Ghee is the name for anhydrous butter fat in India, where it is prepared in large quantities; it is commonly mixed with the milk fat of the water-buffalo. The full name is usli ghee, and the spelling ghi is sometimes used, or in sanskrit ghrta. Ghee is the chief form of cooking oil in many Indian regional cuisines; it is also used medicinally and plays a part in some Hindu religious ceremonies. [Read more on ghee in India.]Samna (also samnehsamn) is the name for butter fat in Egypt and elsewhere in the Middle East, where it is also prepared in large quantities; it is commonly mixed with the milk fats of sheep and goats. It turns up in North Africa as sman, sometimes flavored with herbs, or spiced, or aged. Ethiopia also has a spiced version,nit’r k’ibe. [Read more on smen.]
The butter is melted and the simmered long enough to boil off all the water, during which time it takes on a buttery taste. It is used especially, but not exclusively, for cooking meat, and it is essential for many Indian dishes. Ghee is the clear butter fat. By removing the albuminous curd and water that favor the growth of organisms promoting rancidity, anhydrous butter fat does not become rancid as readily as butter and can be stored unrefrigerated for several months.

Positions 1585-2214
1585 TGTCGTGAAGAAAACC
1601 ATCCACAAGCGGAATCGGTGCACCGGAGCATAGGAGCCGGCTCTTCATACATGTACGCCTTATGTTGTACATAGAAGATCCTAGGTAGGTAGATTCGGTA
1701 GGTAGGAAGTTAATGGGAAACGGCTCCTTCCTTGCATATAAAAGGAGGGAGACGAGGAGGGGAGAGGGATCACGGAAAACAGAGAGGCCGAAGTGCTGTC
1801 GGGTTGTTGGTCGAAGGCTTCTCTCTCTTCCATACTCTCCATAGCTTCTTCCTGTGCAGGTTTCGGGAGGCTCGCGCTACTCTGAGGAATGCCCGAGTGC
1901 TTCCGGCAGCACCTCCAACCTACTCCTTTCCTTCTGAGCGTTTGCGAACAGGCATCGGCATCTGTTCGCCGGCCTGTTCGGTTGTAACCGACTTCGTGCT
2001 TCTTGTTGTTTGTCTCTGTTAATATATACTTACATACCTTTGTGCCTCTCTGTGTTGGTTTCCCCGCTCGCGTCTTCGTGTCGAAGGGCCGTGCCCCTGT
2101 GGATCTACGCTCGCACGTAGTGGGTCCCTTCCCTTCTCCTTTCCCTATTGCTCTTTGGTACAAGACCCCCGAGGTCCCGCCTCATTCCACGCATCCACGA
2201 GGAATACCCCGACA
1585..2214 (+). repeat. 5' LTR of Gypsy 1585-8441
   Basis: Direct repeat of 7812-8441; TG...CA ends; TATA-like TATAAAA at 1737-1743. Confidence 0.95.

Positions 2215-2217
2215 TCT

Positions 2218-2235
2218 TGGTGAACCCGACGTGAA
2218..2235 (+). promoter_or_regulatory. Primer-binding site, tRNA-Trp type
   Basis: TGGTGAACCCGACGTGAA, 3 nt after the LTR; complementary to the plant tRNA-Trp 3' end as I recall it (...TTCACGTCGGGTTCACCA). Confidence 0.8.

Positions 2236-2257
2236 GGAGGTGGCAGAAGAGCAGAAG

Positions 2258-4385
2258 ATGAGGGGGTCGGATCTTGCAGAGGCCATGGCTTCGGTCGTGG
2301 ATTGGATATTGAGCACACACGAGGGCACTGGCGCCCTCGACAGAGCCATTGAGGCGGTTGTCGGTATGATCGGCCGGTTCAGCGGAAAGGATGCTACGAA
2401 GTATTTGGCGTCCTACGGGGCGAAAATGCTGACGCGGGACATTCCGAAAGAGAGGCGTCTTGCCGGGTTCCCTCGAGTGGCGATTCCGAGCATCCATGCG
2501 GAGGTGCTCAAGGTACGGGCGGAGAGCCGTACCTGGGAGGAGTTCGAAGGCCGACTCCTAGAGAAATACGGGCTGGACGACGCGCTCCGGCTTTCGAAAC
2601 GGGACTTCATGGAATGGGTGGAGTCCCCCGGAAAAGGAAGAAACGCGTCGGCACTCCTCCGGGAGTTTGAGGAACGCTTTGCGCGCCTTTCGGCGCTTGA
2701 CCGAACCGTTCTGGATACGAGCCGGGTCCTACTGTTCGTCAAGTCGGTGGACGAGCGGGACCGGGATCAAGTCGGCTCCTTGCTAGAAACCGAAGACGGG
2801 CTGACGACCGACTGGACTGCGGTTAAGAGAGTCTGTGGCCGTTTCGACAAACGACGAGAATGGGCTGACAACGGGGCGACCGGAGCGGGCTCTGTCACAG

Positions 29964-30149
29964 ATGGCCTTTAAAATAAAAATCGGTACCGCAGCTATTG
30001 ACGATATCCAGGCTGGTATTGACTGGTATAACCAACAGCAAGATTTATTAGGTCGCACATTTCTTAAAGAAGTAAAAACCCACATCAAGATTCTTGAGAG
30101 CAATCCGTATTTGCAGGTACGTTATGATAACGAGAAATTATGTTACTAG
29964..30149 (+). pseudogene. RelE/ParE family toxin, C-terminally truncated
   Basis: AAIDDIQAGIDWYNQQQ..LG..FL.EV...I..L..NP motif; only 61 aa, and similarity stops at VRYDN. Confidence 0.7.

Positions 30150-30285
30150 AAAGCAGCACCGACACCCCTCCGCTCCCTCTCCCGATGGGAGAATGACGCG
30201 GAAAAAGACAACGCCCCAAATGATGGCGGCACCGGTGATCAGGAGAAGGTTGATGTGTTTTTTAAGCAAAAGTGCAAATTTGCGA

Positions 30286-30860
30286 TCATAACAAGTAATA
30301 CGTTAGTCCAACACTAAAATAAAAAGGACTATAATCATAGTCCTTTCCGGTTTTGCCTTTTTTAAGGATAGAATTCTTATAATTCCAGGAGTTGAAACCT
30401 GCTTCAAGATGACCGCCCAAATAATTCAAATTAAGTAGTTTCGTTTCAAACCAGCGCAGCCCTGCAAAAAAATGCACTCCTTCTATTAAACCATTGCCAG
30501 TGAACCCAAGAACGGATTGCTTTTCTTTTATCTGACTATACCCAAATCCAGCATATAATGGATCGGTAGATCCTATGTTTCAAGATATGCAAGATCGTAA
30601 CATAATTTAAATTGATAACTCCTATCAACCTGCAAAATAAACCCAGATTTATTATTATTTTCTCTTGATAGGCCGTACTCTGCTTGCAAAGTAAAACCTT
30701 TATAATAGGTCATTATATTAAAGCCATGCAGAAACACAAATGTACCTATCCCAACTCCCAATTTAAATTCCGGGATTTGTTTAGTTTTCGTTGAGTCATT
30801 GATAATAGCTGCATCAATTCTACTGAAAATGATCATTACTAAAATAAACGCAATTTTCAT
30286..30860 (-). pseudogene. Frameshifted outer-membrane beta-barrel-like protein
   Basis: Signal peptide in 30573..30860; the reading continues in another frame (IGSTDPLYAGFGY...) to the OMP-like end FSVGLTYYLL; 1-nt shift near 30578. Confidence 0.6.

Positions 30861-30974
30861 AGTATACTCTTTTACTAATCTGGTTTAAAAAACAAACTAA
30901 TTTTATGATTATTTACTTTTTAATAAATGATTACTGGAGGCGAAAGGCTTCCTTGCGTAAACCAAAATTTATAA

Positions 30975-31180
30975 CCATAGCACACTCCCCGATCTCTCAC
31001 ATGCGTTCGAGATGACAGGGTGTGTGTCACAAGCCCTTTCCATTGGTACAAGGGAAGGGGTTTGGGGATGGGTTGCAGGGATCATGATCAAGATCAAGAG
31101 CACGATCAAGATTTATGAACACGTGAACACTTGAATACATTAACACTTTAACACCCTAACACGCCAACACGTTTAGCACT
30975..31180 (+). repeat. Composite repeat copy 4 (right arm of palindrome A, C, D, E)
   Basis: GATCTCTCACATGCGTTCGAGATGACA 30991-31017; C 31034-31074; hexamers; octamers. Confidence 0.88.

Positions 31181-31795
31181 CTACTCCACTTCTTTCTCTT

Here is an example recipe:
Ghee is produced as follows. Butter made from cow’s milk is melted over a slow fire and then heated slowly until the separated water boils off. The vessel holding the butter is then allowed to cool; semifluid, clear butterfat, which makes the finest ghee, rises to the top of the melted butter and may be poured off, leaving the curd (precipitated protein) at the bottom of the vessel. The curd, which still contains 50 percent or more butterfat, may be reworked with the addition of peanut oil or buffalo milk fat to make inferior grades of ghee.
A significant portion of Indian ghee is made from buffalo butter, but only ghee made from cow’s butter has any religious or medical significance among Hindus. Early Sanskrit writings attributed many medicinal qualities to ghee, such as improving the voice and sight and increasing longevity. Ghee is used in almost every one of the numerous religious ceremonies that Hindus observe at different points in their lives, including birth, initiation into manhood, wedding sacrifices, and gift-giving at death. Images of the gods are washed in ghee, and it is frequently used to light holy lamps or is thrown upon an altar fire in sacrifice.